My Answer to the Problem of Evil
This is a polished version of the text I sent to everyone who was interested. I have received some wonderful feedback and criticism, which is shifting my views on the subject; this, however, is where I stand at the moment.
It has been noted by a particularly wise and insightful thinker that this is more an answer to the problem of IMPERFECTION, rather than an answer to the problem of EVIL- it addresses why God would allow there to be pain in life, rather than why God would allow individuals to behave evilly. This is true, and so far as it is true my title is misleading; but, as it seems that “Evil” generally connotes not only personal evil but social and political evils, and in general all things of this universe which cause suffering, I have faith that the general public will sufficiently understand and agree with my points and naming.
The Problem of Evil says that God cannot exist because there is evil in the world, and an all-powerful, all-benevolent god would not allow evil to exist in a world of his creation. Therefore God cannot exist. It has historically been thought of as the most powerful argument against the existence of a god. Essentially, if God is perfect, why did he not create the universe perfect?
At one level, he did. The Laws of Nature, the basic principles which move the universe, are unbreakable. Everything that exists is subject to them, and nothing is outside their dominion. That sounds fully consistent to me, and if perfection were to be defined merely as consistency in following the rules, then this universe would indeed be perfect. But we humans, possessing a moral sense, see clear imperfection in the world, in that those perfect laws result in a cracked and brutal universe where poverty exists beside affluence, war beside peace, chaos beside order, evil beside good. If one were to analyze solely by material mechanistic values, the world would be perfectly run; but as we humans invariably analyze by sentimental values, and see mortality as an imperfection, we clearly perceive a higher standard than simple mechanism.
Why, then, would an all-powerful, all-loving god create a universe who inhabitants perceived it to be painful and imperfect?
That little slice of heaven within us which sees the evil alloyed with good and strives to right it drives us to action. Driving us to action, it impels us to improve, to make cracked entities less cracked, more perfect. And thus you have the various drives for personal improvement and social improvement that have characterized human civilization over the ages, at times becoming formalized into religious, ethical, and philosophical systems. Are these at times based less upon a will to improve and more upon sheer practicality? Certainly. We do live in the physical universe. But practicality does not necessarily eradicate all possible sentimentality.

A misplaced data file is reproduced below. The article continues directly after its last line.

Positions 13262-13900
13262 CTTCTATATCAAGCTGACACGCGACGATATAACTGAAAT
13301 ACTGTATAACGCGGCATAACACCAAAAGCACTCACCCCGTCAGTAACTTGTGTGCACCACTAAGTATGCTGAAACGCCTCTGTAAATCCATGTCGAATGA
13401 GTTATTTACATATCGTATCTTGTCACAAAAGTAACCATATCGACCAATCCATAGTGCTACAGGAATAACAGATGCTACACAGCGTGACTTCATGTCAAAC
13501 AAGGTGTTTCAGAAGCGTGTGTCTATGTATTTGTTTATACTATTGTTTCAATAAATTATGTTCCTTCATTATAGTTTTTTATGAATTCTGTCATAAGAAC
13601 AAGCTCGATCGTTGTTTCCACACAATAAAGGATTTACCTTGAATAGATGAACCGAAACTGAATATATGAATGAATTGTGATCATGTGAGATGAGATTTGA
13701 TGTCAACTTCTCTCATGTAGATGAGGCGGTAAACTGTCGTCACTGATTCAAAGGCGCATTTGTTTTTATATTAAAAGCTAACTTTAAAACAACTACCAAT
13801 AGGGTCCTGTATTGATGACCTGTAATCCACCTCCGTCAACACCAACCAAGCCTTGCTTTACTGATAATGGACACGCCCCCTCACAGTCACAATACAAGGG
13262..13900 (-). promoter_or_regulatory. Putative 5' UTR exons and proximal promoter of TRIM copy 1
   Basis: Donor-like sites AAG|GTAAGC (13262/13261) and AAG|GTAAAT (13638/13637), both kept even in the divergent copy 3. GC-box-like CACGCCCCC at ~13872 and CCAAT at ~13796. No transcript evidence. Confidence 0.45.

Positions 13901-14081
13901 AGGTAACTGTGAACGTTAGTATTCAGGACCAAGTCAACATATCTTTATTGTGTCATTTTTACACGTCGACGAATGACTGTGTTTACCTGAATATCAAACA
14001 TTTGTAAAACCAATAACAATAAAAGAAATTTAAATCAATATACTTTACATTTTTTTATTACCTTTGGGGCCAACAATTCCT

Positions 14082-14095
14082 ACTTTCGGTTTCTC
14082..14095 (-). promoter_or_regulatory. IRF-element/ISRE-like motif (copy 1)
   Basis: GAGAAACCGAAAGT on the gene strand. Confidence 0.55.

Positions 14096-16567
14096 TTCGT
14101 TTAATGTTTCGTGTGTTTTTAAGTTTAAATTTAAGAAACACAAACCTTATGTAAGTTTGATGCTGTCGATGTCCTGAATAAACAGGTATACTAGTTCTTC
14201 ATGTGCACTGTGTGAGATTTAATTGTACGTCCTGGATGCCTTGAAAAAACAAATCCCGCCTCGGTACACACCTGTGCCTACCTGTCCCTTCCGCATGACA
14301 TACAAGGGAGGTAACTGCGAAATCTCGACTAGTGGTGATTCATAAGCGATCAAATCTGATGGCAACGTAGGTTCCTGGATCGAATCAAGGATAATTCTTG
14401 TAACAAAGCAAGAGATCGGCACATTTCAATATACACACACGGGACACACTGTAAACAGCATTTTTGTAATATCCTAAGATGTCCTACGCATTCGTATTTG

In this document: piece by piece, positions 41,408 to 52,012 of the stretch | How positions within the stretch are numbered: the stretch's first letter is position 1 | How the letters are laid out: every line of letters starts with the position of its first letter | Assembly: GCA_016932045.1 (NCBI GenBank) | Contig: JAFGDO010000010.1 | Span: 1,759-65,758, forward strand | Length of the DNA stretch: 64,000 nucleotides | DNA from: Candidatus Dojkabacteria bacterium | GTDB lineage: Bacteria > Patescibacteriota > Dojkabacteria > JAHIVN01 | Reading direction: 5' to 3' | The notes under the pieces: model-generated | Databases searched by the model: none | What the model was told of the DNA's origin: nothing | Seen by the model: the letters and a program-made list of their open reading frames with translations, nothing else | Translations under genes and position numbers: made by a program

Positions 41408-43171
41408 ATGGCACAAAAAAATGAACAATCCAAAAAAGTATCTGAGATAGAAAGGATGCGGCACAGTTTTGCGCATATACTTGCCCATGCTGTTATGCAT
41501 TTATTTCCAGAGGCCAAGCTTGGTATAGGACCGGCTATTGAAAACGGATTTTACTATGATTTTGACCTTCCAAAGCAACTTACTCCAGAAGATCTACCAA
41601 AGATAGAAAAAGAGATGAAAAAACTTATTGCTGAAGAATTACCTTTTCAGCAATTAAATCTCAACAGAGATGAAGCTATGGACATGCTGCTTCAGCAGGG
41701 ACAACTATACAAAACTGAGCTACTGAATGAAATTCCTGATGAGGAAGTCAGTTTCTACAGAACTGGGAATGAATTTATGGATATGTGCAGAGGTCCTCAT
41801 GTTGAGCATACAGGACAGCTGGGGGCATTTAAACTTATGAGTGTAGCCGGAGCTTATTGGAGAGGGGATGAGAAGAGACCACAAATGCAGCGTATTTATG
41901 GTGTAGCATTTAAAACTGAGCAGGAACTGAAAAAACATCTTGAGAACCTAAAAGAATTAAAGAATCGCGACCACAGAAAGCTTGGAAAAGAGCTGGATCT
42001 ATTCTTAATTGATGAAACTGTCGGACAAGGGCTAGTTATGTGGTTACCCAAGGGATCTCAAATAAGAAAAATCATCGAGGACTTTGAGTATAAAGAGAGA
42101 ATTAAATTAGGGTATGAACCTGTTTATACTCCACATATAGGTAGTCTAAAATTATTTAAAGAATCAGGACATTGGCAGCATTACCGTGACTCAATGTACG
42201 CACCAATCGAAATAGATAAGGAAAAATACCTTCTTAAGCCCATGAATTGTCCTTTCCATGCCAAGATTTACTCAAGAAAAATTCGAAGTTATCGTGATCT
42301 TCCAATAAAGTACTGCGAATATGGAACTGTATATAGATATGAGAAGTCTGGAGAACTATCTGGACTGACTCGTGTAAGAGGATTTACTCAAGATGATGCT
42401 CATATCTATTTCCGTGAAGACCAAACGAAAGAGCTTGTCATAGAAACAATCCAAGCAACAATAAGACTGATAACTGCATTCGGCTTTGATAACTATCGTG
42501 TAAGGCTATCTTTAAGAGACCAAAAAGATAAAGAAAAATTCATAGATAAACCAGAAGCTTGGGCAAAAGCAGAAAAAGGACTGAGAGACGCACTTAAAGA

So seeing imperfection, people strive to improve. They work on their various faculties, improve their moral sense, strive for greater harmony, seek higher knowledge and deeper happiness, drive to create, drive to preserve, and drive to conquer the eternal questions of mankind. In short, they strive to become more like the omnipotent and benevolent god who created them, though not necessarily consciously. But by striving to become the best possible versions of themselves, they attain higher and higher levels of consciousness and self-realization, clear marks of a greater understanding and higher quality of life.
It should be noted that none of these accomplishments are eternal. No one can solve a single problem Mankind faces forever. Everyone can alleviate Mankind’s problems some small amount; everyone can make advances in their personal life, or in the lives of others. But those advances either die with them, or die with the wear of time. Those which do not die and instead contribute to something truly progressive (such as advances in governance or technology) are invariably two-sided swords, with both good and evil characteristics. The person does not liberate mankind by becoming the best possible version of themself.
But they do free themselves- they do attain a higher understanding of life- they do live life to the fullest- they do die with fewer regrets- and, it would seem, they do use their god-given gifts upon this earth, and become individuals with higher chances of entering the kingdom of heaven, for they have known what life is about.
Therefore, I’d say the purpose of the world’s imperfection is simple- it creates a necessity for improvement, which drives individuals to become the best possible versions of themselves, which is ultimately what god wants them to become. It is not pretty- the history of the world is steeped in blood and tears- but there has forever been opportunity for individuals to improve themselves, help others, and attain higher understandings.